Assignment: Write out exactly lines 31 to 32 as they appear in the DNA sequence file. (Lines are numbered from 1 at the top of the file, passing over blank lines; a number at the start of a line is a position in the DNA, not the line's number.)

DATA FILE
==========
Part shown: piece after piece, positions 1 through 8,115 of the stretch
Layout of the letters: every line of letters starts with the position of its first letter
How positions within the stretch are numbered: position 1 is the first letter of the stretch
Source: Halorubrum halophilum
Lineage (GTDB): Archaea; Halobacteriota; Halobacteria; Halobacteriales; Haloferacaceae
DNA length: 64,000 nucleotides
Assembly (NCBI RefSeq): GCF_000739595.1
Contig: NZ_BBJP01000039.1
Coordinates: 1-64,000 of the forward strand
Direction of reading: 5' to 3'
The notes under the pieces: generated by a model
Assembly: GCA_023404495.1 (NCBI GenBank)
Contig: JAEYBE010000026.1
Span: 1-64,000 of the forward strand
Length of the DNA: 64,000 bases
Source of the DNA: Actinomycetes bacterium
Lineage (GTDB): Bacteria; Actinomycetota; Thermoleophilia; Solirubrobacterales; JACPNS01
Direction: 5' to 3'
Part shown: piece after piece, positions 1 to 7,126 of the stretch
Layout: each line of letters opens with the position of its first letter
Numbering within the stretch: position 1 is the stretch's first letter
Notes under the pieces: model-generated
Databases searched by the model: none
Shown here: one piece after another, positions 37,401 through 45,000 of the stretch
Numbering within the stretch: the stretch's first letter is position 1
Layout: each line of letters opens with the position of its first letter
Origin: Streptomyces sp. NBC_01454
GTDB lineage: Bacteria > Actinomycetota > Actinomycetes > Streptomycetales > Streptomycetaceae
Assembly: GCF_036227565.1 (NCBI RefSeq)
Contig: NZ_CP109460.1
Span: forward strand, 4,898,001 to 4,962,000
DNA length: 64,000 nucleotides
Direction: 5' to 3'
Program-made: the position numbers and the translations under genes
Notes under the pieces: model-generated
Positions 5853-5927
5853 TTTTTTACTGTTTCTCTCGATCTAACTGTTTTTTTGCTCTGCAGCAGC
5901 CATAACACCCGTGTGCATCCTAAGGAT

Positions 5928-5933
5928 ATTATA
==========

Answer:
Span: forward strand, 4,898,001 to 4,962,000
DNA length: 64,000 nucleotides